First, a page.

The Kireka slum in Kampala (Photo: Paolo Perego)

Uganda: "Here I can pour out my heart”

Following her mother’s murder when she was just 11, Debora was left alone with her little brother. Today she speaks of an encounter that changed her life, "that day, in the school’s kitchen."

My journey in CL began 4 years ago. Ever since that day, my life has never stayed the same. Before I joined the School of Community, a lot of things felt strange, made me sad and quiet. First of all, the memory of how my mom was murdered, how the thugs undressed and dumped her in a trench after hitting her head with iron bars, the doctors’ voices, her cry before she breathed her last, tormented me often, and it became hard for me to trust people. I also used to think that if my dad had not subjected my mom to domestic violence, she would have stayed home with us, she would not have met those murderers. She would be here seeing how fast we grow every day and it would make her happy. Mom died when I was 11; Joel my little brother, was only 6, so he did not understand what had happened.

Hard times came my way, but I did not know how to go through that. I had a caring stepmom but I needed a love that was more than that. I also did not like the way I looked, I also tried to do things like others did just to fit in and to please them, even when something was not good for me. In those moments, I longed for a presence of a friend who could stand the test of time, a friend who could remind me of love, someone who would tell me that they were with me in every moment and every day. Someone who would me that I was enough, someone who could conquer everything. So one day, while I was serving lunch, I met Rose in the kitchen. I used to hear about her through students but I had never had a chance to meet or talk to her. I thought she was only a mother to the students sponsored by AVSI.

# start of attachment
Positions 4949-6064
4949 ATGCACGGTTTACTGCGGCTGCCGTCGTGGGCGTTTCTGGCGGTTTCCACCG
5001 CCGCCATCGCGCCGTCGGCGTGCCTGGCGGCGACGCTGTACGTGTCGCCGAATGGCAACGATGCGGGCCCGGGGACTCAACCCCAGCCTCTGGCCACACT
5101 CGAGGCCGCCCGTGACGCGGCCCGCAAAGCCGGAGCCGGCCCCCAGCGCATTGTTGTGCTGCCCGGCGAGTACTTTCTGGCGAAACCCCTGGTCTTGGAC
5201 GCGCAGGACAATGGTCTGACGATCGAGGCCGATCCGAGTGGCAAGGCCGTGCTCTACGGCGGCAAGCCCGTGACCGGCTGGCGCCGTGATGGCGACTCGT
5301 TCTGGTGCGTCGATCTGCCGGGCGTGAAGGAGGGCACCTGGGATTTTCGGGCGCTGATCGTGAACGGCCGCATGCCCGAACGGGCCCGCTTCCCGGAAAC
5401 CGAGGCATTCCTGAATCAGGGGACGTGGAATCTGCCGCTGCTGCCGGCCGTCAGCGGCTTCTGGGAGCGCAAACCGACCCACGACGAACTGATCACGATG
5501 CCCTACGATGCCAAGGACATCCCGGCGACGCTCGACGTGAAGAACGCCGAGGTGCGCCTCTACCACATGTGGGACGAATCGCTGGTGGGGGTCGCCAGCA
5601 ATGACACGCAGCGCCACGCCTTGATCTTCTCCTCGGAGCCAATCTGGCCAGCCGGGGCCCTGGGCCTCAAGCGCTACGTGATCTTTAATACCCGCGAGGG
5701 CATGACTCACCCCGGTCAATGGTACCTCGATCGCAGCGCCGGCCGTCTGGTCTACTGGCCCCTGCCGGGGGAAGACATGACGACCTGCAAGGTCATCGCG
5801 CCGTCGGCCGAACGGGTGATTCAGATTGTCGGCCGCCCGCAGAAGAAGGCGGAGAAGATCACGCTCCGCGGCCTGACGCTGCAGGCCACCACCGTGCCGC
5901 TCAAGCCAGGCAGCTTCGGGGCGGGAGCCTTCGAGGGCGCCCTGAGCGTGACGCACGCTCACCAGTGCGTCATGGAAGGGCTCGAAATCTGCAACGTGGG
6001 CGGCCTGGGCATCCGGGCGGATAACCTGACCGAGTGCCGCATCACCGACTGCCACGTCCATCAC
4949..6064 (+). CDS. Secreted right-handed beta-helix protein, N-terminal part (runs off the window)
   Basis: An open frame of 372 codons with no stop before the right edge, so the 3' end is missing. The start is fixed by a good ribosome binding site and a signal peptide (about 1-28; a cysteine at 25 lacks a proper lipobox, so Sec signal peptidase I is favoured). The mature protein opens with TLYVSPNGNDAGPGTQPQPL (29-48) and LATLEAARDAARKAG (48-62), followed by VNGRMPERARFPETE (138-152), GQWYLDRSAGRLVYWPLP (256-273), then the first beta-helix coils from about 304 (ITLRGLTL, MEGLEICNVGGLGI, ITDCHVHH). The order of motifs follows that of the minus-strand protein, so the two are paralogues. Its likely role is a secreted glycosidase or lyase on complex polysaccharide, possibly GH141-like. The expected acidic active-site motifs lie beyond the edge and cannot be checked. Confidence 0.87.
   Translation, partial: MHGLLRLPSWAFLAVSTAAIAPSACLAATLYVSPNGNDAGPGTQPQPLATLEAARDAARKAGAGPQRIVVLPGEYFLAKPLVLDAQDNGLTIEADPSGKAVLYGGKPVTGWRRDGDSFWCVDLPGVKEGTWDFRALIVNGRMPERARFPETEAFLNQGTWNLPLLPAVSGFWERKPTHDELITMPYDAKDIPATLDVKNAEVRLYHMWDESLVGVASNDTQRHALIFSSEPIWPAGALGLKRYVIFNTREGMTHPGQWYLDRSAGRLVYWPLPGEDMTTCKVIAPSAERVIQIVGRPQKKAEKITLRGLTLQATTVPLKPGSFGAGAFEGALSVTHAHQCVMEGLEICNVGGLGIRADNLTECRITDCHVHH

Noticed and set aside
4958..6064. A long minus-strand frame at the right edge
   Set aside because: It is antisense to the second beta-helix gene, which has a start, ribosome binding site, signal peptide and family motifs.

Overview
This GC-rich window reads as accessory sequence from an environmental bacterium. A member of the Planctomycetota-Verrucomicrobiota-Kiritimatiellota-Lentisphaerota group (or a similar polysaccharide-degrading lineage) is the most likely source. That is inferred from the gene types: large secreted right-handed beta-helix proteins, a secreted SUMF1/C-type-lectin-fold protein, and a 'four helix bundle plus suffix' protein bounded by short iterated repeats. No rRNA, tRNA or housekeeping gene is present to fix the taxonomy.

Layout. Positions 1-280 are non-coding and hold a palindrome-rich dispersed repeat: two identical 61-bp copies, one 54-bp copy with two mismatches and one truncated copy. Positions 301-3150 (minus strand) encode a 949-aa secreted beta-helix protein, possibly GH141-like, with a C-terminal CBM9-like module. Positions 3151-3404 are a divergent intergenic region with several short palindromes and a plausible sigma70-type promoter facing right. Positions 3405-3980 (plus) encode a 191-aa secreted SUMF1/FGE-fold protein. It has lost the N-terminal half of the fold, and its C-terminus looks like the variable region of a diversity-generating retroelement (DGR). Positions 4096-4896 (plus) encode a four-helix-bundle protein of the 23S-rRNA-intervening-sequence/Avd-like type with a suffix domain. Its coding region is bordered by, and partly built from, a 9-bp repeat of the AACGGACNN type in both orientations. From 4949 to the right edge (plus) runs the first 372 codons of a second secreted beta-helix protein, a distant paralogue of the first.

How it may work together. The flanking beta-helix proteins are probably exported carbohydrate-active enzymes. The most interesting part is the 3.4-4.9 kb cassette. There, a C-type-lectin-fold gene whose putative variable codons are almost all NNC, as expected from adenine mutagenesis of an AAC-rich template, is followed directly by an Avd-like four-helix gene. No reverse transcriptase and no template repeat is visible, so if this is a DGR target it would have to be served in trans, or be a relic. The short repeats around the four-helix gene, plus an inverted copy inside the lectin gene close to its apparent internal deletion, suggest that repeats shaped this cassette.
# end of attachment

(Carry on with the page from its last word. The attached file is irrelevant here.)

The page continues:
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Meeting her in the school kitchen was a beautiful day that started changing a lot in my life. I remember that her first words were, “Who are you? I do not know you.” I started talking about myself and she replied back by telling me that “You have a value.” This was a new voice that provoked my heart. She went ahead and invited me to School of Community, a place where I felt loved and I felt that the other people were my friends. The first time I went there, I did not understand what was happening since they sung Italian songs, however, I felt so much peace. I felt at home, I felt that they were a family even though I did not understand anything. This encouraged me to come back again and again, because I felt a unique presence while with these friends that I have kept following until this day. This is a place that makes me certain of my infinite value that cannot be reduced. It makes me appreciate myself, it makes me free. Here I can pour out my heart when I am happy and sad, when I feel empty, in moments of confusion. I can lean on this friendship because it is not fake. Here, there is somebody to talk to, there is someone that chooses me all the time. Nothing compares to this beautiful friendship that I have met.

Debora, Kampala, Uganda